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Healthy Summer BBQ

( [email protected] ) Jun 12, 2004 12:16 AM EDT

High-fat, high-calorie favorites such as burgers and sausages aren’t the only foods on the BBQ menu. With summertime approaching, enjoying tasty meals outside with family and friends is a definite treat—but not necessarily an unhealthy one! From chicken kabobs to grilled vegetables, let Truestar show you all the healthy ways to enjoy your summer BBQ.


Meat, poultry, fish and soy

Follow these tips to prepare foods that are lower in saturated fat and cholesterol.

- Choose lean cuts of meat. Look for meats labeled “lean” or “extra-lean”.

- Choose fish and skinless poultry more often as they are generally lower in saturated “bad” fat than red meat. Avoid goose or duck as these are higher in saturated fat.

- Before you start the grill and begin cooking, spray the grill or foil with nonfat cooking oil spray.

- Limit fatty, processed meats such as bacon, hotdogs and sausages. For a good hotdog substitute, look for chicken, turkey or soy hotdogs which are usually lower in saturated fat and total fat than pork or beef. You could also look for “lean” beef hot dogs.

- Try vegetarian BBQ options such as veggie burgers, soy hotdogs, homemade ground soy burgers and barbequed tofu, which are lower in saturated fat and cholesterol. For more information on soy, click here.

- Avoid organ meats like liver, sweetbreads and kidneys, which are high in artery clogging cholesterol.

- If you opt for a bun with your burger or hotdog, choose wholegrain over white.

- Choose shellfish wisely. Shellfish may be lower in saturated fat but some varieties are high in cholesterol (shrimp, squid and oysters). Shellfish choices that are lower in cholesterol include scallops, mussels and clams.


Main dish recipe:

- Pineapple chicken kabobs

- BBQ fish sandwich


Vegetables

Grilled vegetables are a great side dish for the health conscious BBQ lover. Follow these tips for tasty and healthy grilled vegetables:

- Think color when choosing veggies. This will maximize the amount of vitamins in your meal.

- Spice up your veggies without salt by using seasonings such as garlic, onion, chives or pepper. Also, brush vegetables with a touch of olive oil, teriyaki sauce or your favorite marinade before putting them on the grill.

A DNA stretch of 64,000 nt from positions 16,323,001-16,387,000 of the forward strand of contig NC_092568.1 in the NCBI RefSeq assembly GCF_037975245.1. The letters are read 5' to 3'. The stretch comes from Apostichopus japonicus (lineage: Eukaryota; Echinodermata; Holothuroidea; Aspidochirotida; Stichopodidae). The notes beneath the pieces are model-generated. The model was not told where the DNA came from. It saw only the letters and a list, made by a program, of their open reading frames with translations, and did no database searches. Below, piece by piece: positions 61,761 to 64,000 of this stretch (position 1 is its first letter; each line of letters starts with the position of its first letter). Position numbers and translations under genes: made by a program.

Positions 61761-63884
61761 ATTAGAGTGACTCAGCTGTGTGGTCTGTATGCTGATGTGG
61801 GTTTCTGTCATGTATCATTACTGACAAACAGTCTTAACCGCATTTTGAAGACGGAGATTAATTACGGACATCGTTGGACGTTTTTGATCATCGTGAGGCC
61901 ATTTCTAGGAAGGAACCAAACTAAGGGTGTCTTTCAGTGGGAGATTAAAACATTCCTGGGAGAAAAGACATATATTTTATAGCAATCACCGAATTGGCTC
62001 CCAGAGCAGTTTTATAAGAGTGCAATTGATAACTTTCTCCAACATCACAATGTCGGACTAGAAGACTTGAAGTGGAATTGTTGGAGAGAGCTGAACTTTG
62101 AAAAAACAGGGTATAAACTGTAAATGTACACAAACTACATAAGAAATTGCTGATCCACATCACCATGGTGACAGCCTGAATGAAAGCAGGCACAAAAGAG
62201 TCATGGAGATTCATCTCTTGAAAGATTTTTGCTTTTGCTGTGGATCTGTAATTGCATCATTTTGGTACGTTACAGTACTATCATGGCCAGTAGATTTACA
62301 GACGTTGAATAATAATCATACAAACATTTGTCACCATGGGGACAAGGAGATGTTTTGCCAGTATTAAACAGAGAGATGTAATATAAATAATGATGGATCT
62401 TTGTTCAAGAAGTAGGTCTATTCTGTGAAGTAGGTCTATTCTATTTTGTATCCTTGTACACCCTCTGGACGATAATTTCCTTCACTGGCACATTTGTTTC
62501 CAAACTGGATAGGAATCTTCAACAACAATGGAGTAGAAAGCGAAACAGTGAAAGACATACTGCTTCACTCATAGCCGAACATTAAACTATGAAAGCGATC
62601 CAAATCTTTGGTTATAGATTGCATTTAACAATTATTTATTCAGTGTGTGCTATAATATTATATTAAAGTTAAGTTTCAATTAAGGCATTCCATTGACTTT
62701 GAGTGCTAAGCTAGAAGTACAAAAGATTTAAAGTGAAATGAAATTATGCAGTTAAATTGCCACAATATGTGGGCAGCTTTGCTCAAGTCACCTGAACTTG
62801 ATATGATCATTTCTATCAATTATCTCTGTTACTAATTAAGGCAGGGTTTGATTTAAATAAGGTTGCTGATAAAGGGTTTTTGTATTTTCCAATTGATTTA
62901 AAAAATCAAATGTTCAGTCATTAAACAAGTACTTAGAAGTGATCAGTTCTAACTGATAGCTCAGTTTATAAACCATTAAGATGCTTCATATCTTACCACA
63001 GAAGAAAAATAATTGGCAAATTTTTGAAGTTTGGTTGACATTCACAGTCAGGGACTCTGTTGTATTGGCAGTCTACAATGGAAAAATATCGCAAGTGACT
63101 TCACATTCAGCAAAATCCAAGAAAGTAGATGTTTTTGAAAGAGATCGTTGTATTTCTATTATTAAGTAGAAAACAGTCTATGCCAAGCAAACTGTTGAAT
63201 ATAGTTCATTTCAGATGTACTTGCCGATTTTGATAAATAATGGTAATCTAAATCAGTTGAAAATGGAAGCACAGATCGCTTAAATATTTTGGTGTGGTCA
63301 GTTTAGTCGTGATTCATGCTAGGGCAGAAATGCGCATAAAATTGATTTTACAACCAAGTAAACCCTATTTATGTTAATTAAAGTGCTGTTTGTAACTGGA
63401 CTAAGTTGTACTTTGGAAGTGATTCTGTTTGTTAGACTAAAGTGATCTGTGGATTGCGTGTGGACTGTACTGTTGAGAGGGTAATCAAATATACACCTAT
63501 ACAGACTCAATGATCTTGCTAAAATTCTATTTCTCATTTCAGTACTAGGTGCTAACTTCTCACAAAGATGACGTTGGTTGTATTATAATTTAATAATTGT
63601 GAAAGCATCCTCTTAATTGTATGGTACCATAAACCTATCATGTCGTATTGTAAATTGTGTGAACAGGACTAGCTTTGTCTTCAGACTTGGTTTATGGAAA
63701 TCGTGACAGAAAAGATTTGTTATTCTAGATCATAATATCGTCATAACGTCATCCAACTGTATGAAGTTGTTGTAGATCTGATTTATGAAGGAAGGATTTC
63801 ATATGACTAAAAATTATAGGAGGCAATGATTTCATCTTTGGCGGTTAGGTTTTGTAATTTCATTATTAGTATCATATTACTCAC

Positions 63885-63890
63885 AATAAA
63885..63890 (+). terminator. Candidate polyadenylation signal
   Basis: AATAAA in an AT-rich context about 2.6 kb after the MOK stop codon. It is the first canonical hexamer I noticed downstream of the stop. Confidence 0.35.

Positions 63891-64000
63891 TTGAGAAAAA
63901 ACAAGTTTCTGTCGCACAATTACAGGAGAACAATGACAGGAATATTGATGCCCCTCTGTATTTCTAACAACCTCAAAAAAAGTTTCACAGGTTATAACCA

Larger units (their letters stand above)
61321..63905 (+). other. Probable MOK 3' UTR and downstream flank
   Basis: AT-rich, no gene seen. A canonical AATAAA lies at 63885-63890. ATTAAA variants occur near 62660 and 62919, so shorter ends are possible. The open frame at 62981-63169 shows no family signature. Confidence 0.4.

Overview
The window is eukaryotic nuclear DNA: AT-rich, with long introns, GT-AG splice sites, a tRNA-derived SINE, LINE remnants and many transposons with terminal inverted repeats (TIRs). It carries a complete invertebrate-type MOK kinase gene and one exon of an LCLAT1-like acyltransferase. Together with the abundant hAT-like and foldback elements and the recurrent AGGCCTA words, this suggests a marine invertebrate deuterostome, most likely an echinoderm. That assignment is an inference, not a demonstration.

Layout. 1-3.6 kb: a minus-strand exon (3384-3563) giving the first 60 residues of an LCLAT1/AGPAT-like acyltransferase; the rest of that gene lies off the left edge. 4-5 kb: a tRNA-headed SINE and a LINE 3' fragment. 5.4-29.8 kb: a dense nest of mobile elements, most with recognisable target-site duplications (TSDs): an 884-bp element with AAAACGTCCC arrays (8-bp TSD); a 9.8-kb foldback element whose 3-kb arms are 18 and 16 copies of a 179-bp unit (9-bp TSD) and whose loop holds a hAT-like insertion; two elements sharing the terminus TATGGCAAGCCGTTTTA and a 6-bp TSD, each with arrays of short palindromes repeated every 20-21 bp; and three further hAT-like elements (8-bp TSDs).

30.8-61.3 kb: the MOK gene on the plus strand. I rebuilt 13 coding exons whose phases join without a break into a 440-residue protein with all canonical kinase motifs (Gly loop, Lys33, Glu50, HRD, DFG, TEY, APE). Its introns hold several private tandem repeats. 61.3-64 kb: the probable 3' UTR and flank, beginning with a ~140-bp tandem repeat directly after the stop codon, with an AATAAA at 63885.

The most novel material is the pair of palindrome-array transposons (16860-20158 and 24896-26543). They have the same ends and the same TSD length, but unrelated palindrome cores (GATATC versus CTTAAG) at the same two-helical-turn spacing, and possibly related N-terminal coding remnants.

- Vegetable kabobs are a great outdoor menu option. Try kabobs with peppers, mushrooms, onions or other vegetables of your choice.

- Grilled asparagus and sweet corn are also delicious on the BBQ—just be sure not to add salt or butter!


Side dishes

Traditional summertime side dishes such as creamy coleslaw and potato salad are loaded with fat and calories. Try these healthier options:

- Enjoy a colourful leafy green salad with tasty additions such as fresh fruit, sesame seeds or nuts and balsamic vinegar and olive oil dressing.

- Have a baked or BBQ sweet potato instead of white potato. Sweet potatoes are loaded with more nutrients and disease-fighting compounds than white potatoes.


Side dish recipe:

- Healthy summer salad


Dessert

- Grill slices of pineapple, peaches and nectarines for a sweet, lowfat dessert.

- Wrap bananas (in their skins) in tinfoil and place on the grill for about 10 minutes for a tasty, gooey banana dessert!

- Enjoy lowfat frozen yogurt or regular yogurt topped with grilled fruit and chopped nuts for a healthier treat.

- For more delicious and healthy desserts, see Tasty Truestar Desserts.


BBQ food safety

Food safety is always important, but even more so in the summer months when warm weather creates a perfect environment for bacteria to grow. Harmful bacteria in food can cause food-borne illness. Here are some important tips to keep safe:

- Always wash your hands with soap and water before handling food.

- Rinse fresh fish, meats and poultry in cool water to remove any bacteria that may have collected in their packaging.

- The #1 risk of food poisoning when barbequing is from raw and undercooked meat. Be sure to cook chicken, burgers, hotdogs and kabobs until they’re hot all the way through, the meat is no longer pink and juices run clear. However, do not cook them until they are charred and black. If they are charred or black, throw them away; these meats could contain cancer-causing substances.

- Keep raw and cooked meats separate as raw meat can contaminate the cooked meat. To prevent cross contamination: always wash your hands thoroughly after handling raw meat, use separate utensils for raw and cooked meat, never put cooked food back on the same plate that held raw food and don’t add sauce or marinade to cooked food if it has already been used with raw meat—reserve some marinade for basting.

- Research shows that high temperature charcoal grilling of foods that contain fat and protein, including BBQ favorites like hamburgers, hotdogs and chicken, can lead to the production of cancer-causing chemicals in the smoke called heterocyclic amines (HAs). To minimize the risk, you can precook foods and finish them off on the grill; less time spent on the grill means fewer cancer-causing agents in the meats. Also, choose leaner cuts of meat and trim the fat off meat because oil and fats often spark smoke (full of cancer-causing substances). You can also use a marinade to prevent burning and therefore reduce heterocyclic amine levels. One study even found that marinating chicken before grilling reduced HA levels by 90%. In addition, keep portions small to reduce cooking time and flip frequently.

- Be sure to keep hot foods hot and cold foods cold until it is time to eat them.

- Keep food covered whenever possible to protect it from insects, birds and pets, which can carry bugs.

- Throw food out if it has been sitting out for more than one or two hours. Perishable food is susceptible to bacteria growth.

- Wash fruits and vegetables carefully to get rid of any bacteria that may be on the outside skin.